Decaying Mansion Transformed into an Eerie Painting Masterpiece Open to Visitors

Previously famous for painting glamorous women, Rone has spent an entire year dancing on a thin line between ‘beauty and decay’ while bringing to life a very forgotten, yet magnificent place. What lies upon you is a modern masterpiece. The portraits across the abandoned for over 30 years Art Deco mansion have set their eyes on everything that moves inside its walls. A yearlong project of reviving a mansion in ruins, at Burnham Beeches in Sherbrooke, Australia, has come to its epic finish. Rone and his team of interior designers, lighting specialists, set designers, and composers have created a time capsule! Ghostly eyes of his Jane Doe, roam the twelve rooms of the mansion thematically designed by the seasons, from scattered autumnal leaves to the pale violet springtime blossom walls. Visitors are welcome to feel the chilling magic as the “Empire” is on view until April 22, 2019. “I want people to walk in and feel like they can explore the possibilities of what might or might not have happened here,” Rone describes his goals. “I love exploring the concept of how—and why—something so magnificent can be left to decline into ruin. Empire is about offering audiences the chance to create their own story; to temporarily transport their minds to another place, another time. It’s not often that you can be so fully immersed in another era like this. It’s almost like we’ve discovered a forgotten time capsule and cracked it open for the world to see.”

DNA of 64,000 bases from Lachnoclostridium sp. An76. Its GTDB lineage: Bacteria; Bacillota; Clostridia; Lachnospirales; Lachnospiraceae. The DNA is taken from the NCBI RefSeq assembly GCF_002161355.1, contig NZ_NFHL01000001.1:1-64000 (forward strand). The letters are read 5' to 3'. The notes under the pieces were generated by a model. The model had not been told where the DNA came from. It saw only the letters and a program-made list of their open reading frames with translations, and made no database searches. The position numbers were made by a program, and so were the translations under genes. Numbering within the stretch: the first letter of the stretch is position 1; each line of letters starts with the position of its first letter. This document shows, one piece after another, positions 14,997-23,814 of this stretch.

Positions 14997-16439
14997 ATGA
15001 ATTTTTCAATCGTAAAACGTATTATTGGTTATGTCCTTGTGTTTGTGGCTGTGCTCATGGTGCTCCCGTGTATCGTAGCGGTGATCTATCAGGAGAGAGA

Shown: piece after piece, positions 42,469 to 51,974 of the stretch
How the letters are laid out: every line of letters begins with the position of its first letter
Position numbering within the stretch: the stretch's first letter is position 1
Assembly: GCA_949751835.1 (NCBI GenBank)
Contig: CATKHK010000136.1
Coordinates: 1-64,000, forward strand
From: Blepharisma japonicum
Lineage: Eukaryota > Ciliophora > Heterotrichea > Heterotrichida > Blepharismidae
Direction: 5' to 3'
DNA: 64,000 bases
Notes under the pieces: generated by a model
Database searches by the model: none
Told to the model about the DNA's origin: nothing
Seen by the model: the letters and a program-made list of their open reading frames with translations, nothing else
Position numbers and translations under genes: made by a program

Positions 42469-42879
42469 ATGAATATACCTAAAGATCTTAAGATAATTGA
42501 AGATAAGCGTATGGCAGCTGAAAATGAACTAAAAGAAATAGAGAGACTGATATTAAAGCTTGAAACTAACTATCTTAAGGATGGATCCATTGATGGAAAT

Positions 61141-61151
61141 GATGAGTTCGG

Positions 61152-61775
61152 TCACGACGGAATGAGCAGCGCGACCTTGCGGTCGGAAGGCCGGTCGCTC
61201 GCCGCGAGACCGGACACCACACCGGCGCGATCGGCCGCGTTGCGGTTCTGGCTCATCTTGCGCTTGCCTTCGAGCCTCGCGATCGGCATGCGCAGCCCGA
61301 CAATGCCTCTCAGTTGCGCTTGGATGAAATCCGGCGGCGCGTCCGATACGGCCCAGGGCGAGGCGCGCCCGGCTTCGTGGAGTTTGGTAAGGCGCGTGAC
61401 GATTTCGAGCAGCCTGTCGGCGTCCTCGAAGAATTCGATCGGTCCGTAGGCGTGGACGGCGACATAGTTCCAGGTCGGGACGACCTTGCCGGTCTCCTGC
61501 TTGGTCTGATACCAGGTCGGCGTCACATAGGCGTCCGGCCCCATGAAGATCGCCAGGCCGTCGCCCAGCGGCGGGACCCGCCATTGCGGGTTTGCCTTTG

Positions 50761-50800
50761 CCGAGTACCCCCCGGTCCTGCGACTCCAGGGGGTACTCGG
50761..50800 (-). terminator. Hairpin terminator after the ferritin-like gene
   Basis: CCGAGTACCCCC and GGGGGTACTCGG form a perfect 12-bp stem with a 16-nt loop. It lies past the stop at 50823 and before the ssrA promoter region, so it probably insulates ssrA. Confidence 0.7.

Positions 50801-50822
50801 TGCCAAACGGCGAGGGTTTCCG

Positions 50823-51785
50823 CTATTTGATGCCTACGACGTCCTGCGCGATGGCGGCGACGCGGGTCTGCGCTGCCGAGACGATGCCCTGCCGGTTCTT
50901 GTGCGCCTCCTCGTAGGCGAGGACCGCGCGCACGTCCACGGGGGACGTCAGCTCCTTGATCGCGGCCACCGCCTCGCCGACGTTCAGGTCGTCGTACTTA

“Empire” – by Rone

Rone is famous for painting glamorous women and this is his Jane Doe

“Empire” is a yearlong project of Rone’s

This abandoned mansion in Australia has been forgoten for over 30 years!

Rone sourced over 500 antique pieces to recreate the ghostly atmosphere of the mansion’s past

Rone hired an enterior design team and set designers to find period style furniture to make everything perfect

His team included lighting specialists and even composer for a soundscape

Twelve rooms are thematically designed by seasons

via [mymodernmet]

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